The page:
Charnock studied at Emmanuel College, Cambridge, during which he was converted to the Christian faith, beginning his spiritual journey as a Puritan divine. After leaving the college, he possibly held a position as either a private teacher or tutor, then moving on to become a minister of the faith in Southwark for a short time, converting individuals to Christianity. He continued on to New College, Oxford, where he earned a fellowship and gained a position as senior proctor
He moved to Ireland in 1656 where he became a chaplain to Henry Cromwell, governor of Ireland. In Dublin, he began a regular ministry of preaching to other believers. Those who came to hear him were from different classes of society and differing denominations, and he became widely known for the skill by which he discharged his duties.
In 1660, the monarchy of England was restored after its brief time as the Commonwealth of England, and Charles II ascended the throne of England, Scotland, and Ireland. Due to new restrictions, Charnock was now legally prevented from practicing public ministry in Ireland, and in England where he returned. Nevertheless he continued to study and to minister in non-public ways.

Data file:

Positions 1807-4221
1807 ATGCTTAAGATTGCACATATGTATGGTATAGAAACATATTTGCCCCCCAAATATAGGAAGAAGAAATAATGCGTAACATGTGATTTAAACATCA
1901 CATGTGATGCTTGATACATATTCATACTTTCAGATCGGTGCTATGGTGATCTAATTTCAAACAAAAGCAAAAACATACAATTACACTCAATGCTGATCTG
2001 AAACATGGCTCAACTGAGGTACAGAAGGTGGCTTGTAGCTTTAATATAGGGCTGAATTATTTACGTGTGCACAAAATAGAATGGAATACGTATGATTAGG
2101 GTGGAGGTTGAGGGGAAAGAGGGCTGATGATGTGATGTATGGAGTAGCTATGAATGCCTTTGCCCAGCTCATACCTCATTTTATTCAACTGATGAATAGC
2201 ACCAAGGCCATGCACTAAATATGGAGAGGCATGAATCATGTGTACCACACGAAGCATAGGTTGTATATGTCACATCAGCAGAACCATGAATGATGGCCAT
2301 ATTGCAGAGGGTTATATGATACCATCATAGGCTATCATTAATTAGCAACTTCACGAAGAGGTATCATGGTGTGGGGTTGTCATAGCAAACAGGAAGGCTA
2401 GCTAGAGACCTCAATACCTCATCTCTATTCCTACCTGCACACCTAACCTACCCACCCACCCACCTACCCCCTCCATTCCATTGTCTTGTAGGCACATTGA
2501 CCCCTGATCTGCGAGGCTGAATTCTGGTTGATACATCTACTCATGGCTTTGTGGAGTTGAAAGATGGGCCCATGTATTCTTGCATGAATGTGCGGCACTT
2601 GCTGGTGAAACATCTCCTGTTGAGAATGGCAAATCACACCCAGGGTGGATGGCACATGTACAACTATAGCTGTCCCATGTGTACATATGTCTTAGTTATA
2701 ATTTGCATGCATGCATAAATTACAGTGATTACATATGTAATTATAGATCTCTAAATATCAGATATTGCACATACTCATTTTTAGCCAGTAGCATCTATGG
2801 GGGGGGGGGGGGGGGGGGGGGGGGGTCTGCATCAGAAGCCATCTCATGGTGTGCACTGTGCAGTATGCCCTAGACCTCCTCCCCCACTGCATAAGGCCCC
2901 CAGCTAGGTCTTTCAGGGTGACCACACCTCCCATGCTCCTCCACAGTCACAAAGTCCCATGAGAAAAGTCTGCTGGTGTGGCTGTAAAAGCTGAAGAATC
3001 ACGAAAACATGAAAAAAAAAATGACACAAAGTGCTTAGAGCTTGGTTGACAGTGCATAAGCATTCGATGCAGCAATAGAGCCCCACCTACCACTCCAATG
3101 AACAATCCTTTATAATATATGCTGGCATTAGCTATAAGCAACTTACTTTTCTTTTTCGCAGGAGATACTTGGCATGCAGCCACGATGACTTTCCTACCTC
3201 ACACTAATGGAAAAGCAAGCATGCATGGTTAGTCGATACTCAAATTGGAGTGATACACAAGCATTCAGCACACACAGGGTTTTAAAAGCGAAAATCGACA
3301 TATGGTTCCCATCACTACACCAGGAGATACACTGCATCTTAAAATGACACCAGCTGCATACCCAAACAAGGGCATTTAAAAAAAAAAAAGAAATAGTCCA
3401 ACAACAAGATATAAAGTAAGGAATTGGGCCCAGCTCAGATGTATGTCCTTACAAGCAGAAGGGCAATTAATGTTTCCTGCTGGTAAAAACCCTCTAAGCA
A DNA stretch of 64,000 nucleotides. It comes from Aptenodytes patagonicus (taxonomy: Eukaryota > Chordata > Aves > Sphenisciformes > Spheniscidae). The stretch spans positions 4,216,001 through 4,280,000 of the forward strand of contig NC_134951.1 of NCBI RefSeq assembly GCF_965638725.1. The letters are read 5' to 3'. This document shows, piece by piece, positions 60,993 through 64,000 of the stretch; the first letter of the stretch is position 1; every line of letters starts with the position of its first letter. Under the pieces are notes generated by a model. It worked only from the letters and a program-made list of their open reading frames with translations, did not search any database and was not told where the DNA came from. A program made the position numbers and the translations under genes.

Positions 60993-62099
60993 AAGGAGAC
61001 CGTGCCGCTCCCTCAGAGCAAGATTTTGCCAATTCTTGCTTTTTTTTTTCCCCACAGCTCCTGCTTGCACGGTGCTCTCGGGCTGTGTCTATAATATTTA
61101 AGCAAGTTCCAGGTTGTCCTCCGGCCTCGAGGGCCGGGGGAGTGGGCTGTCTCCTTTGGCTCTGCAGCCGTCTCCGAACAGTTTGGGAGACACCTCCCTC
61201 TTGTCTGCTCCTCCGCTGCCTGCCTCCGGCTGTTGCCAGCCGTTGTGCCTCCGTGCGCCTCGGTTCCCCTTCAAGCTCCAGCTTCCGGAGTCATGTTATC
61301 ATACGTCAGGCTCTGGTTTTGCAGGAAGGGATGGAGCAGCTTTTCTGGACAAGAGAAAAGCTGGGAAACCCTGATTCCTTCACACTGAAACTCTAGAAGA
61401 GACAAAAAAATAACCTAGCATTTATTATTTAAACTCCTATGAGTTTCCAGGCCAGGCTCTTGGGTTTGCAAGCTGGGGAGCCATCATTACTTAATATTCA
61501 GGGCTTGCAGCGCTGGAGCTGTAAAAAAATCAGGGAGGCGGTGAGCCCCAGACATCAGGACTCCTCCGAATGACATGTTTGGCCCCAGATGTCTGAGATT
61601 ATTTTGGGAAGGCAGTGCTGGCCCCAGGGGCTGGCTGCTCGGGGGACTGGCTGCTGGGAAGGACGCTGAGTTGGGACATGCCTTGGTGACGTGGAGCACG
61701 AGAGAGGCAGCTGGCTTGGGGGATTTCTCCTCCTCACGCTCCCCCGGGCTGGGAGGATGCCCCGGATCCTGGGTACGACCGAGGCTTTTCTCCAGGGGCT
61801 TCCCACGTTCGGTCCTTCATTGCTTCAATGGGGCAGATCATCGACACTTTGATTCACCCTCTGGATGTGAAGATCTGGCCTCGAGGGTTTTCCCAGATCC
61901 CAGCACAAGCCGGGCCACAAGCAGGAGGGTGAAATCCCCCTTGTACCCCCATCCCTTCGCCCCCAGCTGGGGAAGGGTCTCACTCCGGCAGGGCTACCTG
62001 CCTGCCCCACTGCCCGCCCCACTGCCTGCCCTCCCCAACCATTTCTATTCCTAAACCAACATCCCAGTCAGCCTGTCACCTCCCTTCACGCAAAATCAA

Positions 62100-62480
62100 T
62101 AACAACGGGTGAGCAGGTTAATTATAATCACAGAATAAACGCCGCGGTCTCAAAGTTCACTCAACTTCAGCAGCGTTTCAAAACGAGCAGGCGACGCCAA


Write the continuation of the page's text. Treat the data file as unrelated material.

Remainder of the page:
Charnock began a co-pastorship at Crosby Hall in London in 1675; this was his last official place of ministry before his death in 1680.
Nearly all of the numerous writings attributed to him were transcribed after his death. Charnock's theological fame rests chiefly in his Discourses upon the Existence and Attributes of God, a series of lectures delivered to the members of his congregation at Crosby Hall; unfortunately, however, the Discourses were cut short by Charnock's death in 1680. The treatise is preserved today as The Existence and Attributes of God, first published posthumously in 1682.
- "Charnock, Stephen". A Cambridge Alumni Database. University of Cambridge.
- Writings of Stephen Charnock
- Life and Character of Stephen Charnock
- Sermons by Stephen Charnock and others
- Stephen Charnock Project